The following opinions were after IL deadline Wednesday:
7th Circuit Court of Appeals
Dentrell Brown v. Richard Brown
Appeal from the United States District Court for the Southern District of Indiana, Indianapolis Division.
Chief Judge Jane Magnus-Stinson.
Civil. Denies Richard Brown’s petition for rehearing and rehearing en banc. A majority of judges voted to deny the petition for rehearing en banc, except for Judges Joel Flaum, Frank Easterbrook and Diane Sykes. Judges Michael Kanne and David Hamilton vote to deny panel rehearing, while Sykes voted to grant panel rehearing. Sykes dissents with separate opinion, joined by Flaum and Easterbrook.
Gotoimoana Summers v. Nancy A. Berryhill, Acting Commissioner of Social Security
Appeal from the United States District Court for the Northern District of Indiana, South Bend Division. Judge Philip P. Simon.
Civil. Affirms the district court’s affirmation of the Social Security Commissioner’s denial of Gotoimoana Summers’ application for disability insurance benefits. Finds the administrative law judge’s assessment was supported by sufficient evidence and an adequate record. Also finds the ALJ properly considered Summers’ obesity and heart conditions in determining she was not temporarily disabled. Finally, finds the ALJ did not err in finding Summers was “not entirely credible.”
Indiana Tax Court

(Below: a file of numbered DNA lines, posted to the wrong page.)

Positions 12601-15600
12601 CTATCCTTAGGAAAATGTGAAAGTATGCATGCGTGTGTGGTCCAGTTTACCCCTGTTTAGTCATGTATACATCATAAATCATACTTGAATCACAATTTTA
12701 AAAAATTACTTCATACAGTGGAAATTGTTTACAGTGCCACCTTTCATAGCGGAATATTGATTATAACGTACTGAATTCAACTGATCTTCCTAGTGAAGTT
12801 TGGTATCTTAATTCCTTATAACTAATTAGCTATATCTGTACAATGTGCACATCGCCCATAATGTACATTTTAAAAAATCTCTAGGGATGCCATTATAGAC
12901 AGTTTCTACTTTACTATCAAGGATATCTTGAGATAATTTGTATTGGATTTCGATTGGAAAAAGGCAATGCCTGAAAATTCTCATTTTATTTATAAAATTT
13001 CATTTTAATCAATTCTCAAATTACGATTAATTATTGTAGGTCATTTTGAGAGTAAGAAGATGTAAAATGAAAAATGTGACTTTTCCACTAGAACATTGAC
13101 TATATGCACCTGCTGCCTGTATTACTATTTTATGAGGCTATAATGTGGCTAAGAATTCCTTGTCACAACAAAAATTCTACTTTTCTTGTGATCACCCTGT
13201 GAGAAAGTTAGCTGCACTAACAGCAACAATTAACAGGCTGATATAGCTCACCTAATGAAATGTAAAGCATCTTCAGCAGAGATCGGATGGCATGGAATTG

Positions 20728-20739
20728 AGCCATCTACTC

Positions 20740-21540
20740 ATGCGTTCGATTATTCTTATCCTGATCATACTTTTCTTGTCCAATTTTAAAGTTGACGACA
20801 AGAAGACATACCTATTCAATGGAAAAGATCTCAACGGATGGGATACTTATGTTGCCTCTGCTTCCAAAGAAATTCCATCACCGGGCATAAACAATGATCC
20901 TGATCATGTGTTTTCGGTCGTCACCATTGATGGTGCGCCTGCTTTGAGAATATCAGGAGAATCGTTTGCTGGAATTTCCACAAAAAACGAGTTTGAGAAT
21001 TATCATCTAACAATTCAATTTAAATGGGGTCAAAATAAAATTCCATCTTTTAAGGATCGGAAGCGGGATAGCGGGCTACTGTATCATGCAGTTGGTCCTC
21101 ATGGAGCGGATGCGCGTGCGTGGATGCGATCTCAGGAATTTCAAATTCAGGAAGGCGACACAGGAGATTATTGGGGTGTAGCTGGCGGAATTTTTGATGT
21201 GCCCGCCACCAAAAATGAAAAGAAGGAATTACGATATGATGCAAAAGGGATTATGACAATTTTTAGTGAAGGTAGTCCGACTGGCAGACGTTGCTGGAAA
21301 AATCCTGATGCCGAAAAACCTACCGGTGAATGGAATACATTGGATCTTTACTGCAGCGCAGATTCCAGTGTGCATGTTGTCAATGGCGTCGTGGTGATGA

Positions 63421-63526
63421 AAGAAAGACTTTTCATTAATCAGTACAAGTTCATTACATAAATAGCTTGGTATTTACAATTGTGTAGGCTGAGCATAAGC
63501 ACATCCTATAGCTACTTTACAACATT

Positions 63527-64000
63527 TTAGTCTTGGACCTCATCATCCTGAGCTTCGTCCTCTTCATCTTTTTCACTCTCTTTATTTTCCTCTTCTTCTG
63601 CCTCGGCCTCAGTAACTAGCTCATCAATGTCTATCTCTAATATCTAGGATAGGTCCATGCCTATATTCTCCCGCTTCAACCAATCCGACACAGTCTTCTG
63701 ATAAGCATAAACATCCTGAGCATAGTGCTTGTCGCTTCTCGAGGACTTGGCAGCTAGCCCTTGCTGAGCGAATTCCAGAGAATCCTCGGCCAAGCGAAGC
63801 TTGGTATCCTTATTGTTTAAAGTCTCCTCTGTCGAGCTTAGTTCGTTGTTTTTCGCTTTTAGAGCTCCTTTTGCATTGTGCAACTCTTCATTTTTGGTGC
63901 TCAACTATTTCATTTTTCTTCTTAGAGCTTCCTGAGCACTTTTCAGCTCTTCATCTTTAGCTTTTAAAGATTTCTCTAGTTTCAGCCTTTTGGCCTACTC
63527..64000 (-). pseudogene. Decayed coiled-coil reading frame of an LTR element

Klink Trucking, Inc. v. Indiana Department of State Revenue
Tax. Reverses the Indiana Department of State Revenue’s final determination as to Klink Trucking Inc.’s 2008, 2009 and 2010 use tax exemptions. Finds Klink has demonstrated its trucks and related expense items were predominately used in providing public transportation during the years at issue and, therefore, were exempt from use tax under the public transportation exemption. Remands for further proceedings.
Indiana Court of Appeals
Dustin A. Evans v. State of Indiana
Criminal. Affirms Dustin Evans’ convictions for escape as a Level 5 felony and unlawful possession of a syringe as a Level 6 felony. Finds there was no fundamental error in the Bartholomew Superior Court’s jury instructions for Evans’ escape charge. Also finds the trial court did not abuse its discretion in ordering consecutive sentences for Evans’ offenses.
A.A. v. Eskenazi Health/Midtown CMHC
Mental health. Affirms the involuntary commitment of A.A. to Eskenazi Health/Midtown Community Mental Health Clinic. Finds that neither A.A. nor his counsel could validly waive his right to appear, but that the Marion Superior Court had a statutory right to waive A.A.’s presence. Also finds that trial courts, counsel and caregivers should invoke Indiana Code 12-26-2-2(b) only when the waiver of the right to be present is truly needed and supported by the evidence. Finally, finds the evidence was established why A.A. should not have been present at his commitment hearing as well as why he was not, in fact, present.
P.S. v. T.W.
Protective order. Affirms the Hendricks Superior Court’s decision to place P.S. on GPS monitoring following his violation of the protective order in place to protect T.W. from P.S. Finds P.S. had notice he could be placed on GPS monitoring if he violated the protective order. Also finds T.W. presented sufficient evidence that P.S. violated the order. Finally, finds the trial court did not abuse its discretion in concluding P.S. violated the protective order and did not err in ordering him to submit to GPS monitoring as a penalty for that violation.